NYLON

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This article is about the transatlantic travel concept. For the polymer, see Nylon; for other uses, see Nylon (disambiguation).

The portmanteau NYLON, also spelled NYLon or, less often, NY-Lon, starts with the concept of New York City, USA, and London, England, as twin cities — the financial and cultural capitals of the Anglo-American 'world' — and takes the concept a step further, treating the two cities as "a single city separated by an ocean".[1] There is a community of high-earning professionals who commute with extreme frequency — sometimes several days in a given week — between New York and London on its particular transatlantic air route. As a result, the term "NYLon" can be used either to refer in a macro sense to the concept of the two cities being 'intertwined' or easily traversable generally, or in a more micro form, as a specific noun — as in "s/he is a NYLon" to refer to a person who travels extensively between the two and treats each as equal senses of "home".[2][3]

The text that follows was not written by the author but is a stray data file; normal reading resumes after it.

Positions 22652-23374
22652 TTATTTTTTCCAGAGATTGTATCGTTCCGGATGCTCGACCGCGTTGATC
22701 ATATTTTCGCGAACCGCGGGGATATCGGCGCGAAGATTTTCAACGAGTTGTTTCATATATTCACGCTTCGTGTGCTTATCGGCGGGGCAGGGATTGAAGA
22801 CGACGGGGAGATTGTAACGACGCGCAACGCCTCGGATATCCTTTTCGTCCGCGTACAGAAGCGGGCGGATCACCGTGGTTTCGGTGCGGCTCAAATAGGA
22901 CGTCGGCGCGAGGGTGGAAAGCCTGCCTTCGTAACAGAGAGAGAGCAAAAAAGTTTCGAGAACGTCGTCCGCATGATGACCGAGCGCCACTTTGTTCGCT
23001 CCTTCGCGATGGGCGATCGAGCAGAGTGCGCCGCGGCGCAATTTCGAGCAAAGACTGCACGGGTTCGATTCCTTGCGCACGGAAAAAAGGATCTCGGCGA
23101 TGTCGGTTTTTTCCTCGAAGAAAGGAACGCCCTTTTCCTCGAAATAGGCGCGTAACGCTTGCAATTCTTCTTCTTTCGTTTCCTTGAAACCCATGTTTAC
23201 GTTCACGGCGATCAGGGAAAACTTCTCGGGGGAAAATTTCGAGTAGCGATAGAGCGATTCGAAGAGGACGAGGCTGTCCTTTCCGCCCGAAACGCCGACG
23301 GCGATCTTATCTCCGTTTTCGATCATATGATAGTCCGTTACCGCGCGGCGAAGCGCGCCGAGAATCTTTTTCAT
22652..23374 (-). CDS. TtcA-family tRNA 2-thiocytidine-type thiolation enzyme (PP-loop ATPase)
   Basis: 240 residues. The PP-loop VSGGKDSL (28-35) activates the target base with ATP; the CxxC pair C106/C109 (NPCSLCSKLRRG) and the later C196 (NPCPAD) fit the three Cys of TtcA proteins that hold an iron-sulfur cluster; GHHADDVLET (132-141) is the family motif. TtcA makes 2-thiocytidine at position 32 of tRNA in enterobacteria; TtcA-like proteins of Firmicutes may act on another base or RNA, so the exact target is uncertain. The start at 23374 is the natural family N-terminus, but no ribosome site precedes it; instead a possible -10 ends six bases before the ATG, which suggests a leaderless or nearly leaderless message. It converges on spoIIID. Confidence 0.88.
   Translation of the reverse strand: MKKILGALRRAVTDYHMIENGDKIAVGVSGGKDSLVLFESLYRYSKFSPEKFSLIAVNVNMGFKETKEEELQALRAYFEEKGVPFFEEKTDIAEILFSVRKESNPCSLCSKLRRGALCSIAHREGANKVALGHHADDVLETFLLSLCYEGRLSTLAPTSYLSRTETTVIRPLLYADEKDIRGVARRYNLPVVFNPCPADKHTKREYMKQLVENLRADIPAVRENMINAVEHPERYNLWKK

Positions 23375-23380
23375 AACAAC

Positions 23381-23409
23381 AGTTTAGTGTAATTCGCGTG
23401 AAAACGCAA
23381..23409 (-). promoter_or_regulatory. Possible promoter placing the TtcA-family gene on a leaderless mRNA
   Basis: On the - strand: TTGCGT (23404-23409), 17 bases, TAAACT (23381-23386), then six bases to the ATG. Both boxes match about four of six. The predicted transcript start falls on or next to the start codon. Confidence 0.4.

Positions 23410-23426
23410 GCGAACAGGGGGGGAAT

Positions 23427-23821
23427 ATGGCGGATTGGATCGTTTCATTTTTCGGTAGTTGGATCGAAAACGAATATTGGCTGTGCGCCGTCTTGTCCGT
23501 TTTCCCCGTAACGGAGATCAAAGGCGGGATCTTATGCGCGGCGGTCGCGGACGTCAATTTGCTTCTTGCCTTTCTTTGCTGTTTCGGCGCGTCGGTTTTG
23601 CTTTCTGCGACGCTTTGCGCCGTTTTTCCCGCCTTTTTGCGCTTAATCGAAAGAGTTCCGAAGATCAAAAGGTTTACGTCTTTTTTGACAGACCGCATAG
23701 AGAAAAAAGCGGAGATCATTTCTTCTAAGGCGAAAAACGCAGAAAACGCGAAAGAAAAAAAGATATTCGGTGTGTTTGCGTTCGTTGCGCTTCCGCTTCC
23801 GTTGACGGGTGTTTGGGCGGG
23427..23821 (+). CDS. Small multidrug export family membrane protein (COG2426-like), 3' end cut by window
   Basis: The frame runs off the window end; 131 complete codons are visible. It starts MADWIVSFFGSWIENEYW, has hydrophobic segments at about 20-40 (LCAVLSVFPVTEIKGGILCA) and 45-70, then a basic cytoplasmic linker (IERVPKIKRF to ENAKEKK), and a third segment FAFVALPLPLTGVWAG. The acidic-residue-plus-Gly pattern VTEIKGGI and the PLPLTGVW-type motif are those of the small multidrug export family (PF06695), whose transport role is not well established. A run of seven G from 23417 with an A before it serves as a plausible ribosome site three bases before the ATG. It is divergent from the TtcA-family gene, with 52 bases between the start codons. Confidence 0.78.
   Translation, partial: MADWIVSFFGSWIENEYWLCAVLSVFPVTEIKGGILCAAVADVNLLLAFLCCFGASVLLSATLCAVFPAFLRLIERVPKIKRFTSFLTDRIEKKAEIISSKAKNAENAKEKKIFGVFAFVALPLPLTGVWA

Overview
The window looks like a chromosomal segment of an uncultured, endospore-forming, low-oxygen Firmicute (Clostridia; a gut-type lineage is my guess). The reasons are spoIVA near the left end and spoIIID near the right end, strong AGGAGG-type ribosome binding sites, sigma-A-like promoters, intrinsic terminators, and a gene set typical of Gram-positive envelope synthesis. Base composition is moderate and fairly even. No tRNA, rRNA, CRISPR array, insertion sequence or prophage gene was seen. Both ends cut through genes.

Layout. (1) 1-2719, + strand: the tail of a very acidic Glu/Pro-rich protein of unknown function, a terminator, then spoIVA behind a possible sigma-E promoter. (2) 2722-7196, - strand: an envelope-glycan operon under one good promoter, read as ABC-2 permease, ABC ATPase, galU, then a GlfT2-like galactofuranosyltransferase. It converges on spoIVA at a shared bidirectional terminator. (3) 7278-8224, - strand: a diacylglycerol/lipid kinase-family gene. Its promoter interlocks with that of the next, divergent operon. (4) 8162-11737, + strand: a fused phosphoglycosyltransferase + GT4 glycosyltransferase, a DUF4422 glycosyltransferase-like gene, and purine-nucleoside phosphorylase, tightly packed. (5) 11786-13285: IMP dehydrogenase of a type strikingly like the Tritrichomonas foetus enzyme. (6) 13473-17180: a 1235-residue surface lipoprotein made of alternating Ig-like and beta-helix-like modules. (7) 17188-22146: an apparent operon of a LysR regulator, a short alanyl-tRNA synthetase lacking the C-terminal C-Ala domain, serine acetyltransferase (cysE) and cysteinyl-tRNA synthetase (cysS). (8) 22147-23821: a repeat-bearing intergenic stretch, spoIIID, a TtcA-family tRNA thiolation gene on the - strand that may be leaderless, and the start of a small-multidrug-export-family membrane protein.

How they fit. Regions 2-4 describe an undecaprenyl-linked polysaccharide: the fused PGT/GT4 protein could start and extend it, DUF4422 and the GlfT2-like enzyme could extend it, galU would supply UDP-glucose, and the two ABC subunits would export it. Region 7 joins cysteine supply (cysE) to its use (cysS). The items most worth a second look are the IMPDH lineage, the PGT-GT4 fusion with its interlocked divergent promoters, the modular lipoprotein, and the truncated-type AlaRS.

To satisfy the tastes of this particular community, businesses such as Time Out and Conran have branches in both cities. The theatre industries of both cities are also sometimes said to be closely related and/or collaborative: most shows originating in London's West End circulate through Broadway theater and vice versa, for example.[4]

A NYLon originating from New York is not necessarily an American expatriate, nor is a NYLon originating from London necessarily an English expatriate. Furniture, clothing, appliances, and everything else needed for 'basic' living standards by the Western model, are often permanently kept by the NYLon in both locations (i.e., in both the 'flat' in London and the 'apartment' in New York) so that the amount to be packed is very little or sometimes even nonexistent. Some NYLon people may seek dual citizenship or similar, but given that both US passports and UK passports are equally valid in each country, this is not legally needed for the free movement of a NYLon.

See also[edit]

References[edit]

  1. ^ Michael Pettis (May 23, 2009), Bigger Than Ever - Why the crisis will only help NyLon., Newsweek 
  2. ^ Stryker Mcguire (November 13, 2000), The NY-Lon Life, Newsweek 
  3. ^ http://www.urbandictionary.com/define.php?term=nylon&defid=1066389
  4. ^ High rollers - Marketing dreams from New York to London, The Economist, Jun 14, 2001